c) what is the approximate temperature of the air at the aircraft’s flight altitude of 20km, and how do you know?
d) identify the feature seen between 9 – 10 μm in both spectra
e) in fig 1 (fig 8.1) we saw evidence of a strong inversion in the near-surface atmospheric temperature profile. Can similar evidence be seen here?
If you want to check your understanding – try and answer the above questions before reading on. Anyway, you can’t rely on my answers..
My answers, for review:
a) the surface temperature is approx. 268K. The atmosphere is most transparent at 900 cm-1 & 1150 cm-1, so, looking downward at these wavelengths we should see the surface emission. And ice, like water, emits at very close to a blackbody at these wavenumbers.
b) the near surface temperature is approx. 268K. Looking upwards where the atmosphere is most opaque (15 μm) we should see the temperature of the atmosphere closest to the surface. At 15 μm we see a temperature of 268K.
c) the approx. temperature of the air at 20km is 225K. Looking downward from the aircraft where the atmosphere is most opaque (15 μm) we should see the temperature of the atmosphere closest to the measurement device. At 15 μm we see a temperature of 225K (corrected Jan 28th, 2014 thanks to Mike B). Note that we don’t want to rely on the brightness temperature seen at the strongest water vapor absorption (<8 μm) because the water vapor concentration is low when the atmosphere is very cold.
d) the feature seen between 9 – 10 μm in both spectra is the ozone absorption. In the downward looking spectrum from the aircraft we see a colder brightness temperature than the rest of the 8 – 13 μm band – because the rest of the band is viewing the surface, while the ozone absorption centered at 9.6 μm sees the atmosphere much closer to the aircraft. Looking upwards from the surface, the rest of that band sees (very cold) space, while the ozone band reflects the temperature of the lower stratosphere, around 235K.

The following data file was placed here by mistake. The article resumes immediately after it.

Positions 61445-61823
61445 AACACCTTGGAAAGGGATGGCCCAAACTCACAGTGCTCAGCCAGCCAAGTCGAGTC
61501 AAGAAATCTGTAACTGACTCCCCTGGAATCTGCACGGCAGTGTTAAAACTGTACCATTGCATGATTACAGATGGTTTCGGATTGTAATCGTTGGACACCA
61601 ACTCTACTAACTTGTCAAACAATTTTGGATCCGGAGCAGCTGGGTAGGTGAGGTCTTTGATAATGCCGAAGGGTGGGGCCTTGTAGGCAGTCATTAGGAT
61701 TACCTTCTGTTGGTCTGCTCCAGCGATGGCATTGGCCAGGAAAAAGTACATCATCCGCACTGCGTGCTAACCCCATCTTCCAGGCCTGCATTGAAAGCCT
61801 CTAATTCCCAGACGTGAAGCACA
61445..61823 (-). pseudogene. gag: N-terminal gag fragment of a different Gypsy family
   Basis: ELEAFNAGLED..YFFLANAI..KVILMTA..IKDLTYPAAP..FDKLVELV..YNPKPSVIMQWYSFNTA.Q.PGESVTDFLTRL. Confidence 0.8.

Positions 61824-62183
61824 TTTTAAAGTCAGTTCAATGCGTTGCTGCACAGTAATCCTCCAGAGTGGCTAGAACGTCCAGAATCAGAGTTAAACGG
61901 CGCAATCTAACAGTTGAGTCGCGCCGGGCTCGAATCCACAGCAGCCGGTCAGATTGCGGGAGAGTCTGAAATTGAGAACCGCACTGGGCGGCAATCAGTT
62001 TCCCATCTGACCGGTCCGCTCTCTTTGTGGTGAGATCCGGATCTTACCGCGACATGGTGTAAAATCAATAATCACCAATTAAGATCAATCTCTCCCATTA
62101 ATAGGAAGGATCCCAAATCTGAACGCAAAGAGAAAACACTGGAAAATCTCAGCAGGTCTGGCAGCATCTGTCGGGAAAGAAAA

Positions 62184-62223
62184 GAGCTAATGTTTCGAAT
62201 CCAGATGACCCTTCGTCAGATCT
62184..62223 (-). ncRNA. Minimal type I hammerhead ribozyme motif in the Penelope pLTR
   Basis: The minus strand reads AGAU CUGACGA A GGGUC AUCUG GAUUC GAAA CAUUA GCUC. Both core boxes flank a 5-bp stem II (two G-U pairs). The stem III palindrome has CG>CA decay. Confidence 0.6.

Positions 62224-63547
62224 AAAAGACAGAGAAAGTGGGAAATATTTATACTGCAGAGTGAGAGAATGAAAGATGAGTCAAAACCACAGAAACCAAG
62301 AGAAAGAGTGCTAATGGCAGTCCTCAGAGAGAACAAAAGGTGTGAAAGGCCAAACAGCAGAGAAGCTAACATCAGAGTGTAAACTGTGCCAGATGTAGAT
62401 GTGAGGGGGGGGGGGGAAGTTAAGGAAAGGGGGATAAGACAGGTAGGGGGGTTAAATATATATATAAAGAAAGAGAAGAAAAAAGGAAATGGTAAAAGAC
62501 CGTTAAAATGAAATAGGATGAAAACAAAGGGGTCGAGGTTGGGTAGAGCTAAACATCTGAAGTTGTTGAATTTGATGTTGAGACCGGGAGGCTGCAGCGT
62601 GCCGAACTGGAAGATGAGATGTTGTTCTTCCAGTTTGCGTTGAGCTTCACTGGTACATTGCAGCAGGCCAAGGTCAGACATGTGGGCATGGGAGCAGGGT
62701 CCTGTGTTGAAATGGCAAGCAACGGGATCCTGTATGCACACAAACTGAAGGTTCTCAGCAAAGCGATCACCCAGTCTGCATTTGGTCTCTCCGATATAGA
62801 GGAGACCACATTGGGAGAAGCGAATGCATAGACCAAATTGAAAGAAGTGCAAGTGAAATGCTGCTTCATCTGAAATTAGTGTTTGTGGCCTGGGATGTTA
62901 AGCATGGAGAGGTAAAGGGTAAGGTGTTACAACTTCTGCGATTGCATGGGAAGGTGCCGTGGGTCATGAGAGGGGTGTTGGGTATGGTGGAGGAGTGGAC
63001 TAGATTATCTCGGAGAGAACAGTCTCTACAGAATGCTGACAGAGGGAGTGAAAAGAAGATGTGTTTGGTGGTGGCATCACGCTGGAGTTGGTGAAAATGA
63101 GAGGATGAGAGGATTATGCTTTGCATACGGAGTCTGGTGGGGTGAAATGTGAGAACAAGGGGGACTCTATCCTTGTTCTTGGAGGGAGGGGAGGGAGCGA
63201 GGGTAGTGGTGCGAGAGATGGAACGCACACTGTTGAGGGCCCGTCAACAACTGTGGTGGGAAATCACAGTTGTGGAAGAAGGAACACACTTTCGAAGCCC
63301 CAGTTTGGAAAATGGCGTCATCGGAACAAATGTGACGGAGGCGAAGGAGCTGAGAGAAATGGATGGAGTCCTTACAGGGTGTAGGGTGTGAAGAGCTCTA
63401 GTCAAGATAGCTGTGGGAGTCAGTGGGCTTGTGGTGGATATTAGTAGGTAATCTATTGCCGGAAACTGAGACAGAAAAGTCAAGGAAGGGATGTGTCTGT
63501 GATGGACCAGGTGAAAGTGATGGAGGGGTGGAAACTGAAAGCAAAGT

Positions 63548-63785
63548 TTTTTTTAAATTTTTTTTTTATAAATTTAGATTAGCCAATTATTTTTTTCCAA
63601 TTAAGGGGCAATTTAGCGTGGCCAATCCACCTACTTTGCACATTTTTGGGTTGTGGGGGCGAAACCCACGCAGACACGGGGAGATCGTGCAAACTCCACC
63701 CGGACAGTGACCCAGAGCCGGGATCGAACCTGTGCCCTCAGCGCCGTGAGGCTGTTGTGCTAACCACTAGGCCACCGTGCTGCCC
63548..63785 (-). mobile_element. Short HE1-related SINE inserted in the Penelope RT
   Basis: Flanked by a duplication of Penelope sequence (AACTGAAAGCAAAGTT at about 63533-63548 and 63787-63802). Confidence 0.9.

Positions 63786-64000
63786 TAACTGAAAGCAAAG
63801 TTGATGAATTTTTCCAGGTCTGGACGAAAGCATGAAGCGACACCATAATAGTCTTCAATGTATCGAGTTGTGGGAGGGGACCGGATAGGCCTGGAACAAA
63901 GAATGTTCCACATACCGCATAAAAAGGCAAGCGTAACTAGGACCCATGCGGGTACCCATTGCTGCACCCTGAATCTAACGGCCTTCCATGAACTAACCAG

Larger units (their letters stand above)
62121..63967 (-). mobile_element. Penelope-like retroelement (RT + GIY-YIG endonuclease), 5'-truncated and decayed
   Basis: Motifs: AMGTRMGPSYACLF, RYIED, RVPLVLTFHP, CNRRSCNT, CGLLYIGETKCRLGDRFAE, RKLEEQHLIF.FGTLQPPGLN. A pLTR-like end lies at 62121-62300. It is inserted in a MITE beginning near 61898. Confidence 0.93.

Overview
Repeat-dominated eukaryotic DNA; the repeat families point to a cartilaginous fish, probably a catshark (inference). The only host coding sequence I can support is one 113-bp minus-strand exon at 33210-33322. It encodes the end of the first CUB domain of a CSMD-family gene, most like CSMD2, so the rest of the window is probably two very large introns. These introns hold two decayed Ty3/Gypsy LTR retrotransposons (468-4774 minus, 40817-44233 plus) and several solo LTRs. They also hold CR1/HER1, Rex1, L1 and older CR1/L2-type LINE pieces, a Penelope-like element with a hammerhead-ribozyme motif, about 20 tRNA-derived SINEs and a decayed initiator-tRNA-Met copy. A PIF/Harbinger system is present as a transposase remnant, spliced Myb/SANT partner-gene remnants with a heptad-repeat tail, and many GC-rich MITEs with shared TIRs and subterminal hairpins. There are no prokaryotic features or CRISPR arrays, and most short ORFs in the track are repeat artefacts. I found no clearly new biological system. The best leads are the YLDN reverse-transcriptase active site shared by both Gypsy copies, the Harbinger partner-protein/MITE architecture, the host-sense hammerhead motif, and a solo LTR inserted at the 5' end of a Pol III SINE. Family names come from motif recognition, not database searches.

Lastly, four satellite spectra (upwards radiance) from different locations:
Figure 3 – Four satellite measurements from different locations
Notice the 15 μm radiance compared with the surrounding band. Remember that the stratosphere warms from the tropopause to the stratopause:
Figure 4 – Temperature profile of the atmosphere
The reason the brightness temperature (radiance) for the first graph – the Sahara – is at the low temperature of 215K between 14-16 μm is because the satellite is measuring the temperature of the region around the tropopause. But at the very opaque 15 μm the satellite is measuring even closer to itself – higher up in the stratosphere, which is why the brightness temperature is around 230K.
Contrast that with the Antarctic (2nd graph in Fig 3). There we see that the ice sheet is colder than the stratosphere. This is why the 15 μm radiance is higher than the radiance at all the other wavelengths.
If you compare c) Tropical Western Pacific with d) Southern Iraq you can see the effect of water vapor. In the desert of Southern Iraq where the water vapor is low the radiance is measured from close to the surface – and therefore, is high. In the Western Pacific, where the water vapor concentration is much higher, the radiance is measured from closer to the satellite, i.e., higher up in the atmosphere, where the temperature is lower, and so is the radiance.
Comparing c) and d) for the 15 μm radiance you see that they are almost the same. Water vapor is overwhelmed by CO2 in this region and so water vapor concentration has no effect here.
Even though water vapor and CO2 are present in very low concentrations, they have a very strong radiative effect.
This is not something which is a subject of debate in spectroscopy or in atmospheric physics. The fact that many people find it difficult to understand how a gas present in 360ppm concentrations can have such a strong effect is of no scientific interest. This is because it isn’t a scientific argument.